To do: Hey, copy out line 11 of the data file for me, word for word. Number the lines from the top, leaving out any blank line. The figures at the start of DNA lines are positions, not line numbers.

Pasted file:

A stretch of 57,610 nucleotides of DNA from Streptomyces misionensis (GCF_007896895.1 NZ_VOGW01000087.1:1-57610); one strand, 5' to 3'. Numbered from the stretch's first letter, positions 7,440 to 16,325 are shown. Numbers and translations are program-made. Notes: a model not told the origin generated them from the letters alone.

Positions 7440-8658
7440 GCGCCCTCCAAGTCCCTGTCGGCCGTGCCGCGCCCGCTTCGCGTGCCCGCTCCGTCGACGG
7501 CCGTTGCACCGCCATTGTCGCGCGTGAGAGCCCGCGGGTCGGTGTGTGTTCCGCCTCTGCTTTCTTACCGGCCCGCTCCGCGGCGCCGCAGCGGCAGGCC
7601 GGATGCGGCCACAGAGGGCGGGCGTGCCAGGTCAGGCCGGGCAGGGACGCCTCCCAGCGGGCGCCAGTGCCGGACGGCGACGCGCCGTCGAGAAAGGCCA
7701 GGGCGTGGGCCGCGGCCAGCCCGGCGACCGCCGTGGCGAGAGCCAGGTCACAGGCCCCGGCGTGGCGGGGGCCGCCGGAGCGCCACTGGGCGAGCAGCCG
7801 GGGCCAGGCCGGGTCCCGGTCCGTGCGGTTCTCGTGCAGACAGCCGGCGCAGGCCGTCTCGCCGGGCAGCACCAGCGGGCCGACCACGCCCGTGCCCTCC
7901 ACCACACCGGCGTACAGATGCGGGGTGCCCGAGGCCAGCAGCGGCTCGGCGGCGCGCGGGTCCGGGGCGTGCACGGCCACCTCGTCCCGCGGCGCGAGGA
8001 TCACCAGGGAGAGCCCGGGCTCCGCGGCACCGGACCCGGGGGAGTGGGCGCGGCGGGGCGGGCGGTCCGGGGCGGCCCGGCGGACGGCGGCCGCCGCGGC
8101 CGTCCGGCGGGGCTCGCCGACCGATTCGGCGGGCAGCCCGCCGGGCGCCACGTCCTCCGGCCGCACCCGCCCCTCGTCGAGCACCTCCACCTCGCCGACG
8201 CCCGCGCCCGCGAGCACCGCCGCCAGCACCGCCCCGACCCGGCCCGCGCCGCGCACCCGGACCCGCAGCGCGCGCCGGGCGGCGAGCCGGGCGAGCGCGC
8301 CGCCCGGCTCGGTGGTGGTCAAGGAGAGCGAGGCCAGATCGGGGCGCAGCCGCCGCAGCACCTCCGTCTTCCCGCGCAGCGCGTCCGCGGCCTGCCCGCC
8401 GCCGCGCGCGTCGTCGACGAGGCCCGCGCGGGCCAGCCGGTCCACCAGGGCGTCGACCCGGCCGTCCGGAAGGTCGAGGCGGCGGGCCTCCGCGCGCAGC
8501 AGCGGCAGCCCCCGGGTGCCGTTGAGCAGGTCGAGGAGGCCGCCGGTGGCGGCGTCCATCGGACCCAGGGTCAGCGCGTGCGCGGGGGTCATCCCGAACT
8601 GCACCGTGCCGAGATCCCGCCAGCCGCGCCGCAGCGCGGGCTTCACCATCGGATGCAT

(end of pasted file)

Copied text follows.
8201 CCCGCGCCCGCGAGCACCGCCGCCAGCACCGCCCCGACCCGGCCCGCGCCGCGCACCCGGACCCGCAGCGCGCGCCGGGCGGCGAGCCGGGCGAGCGCGC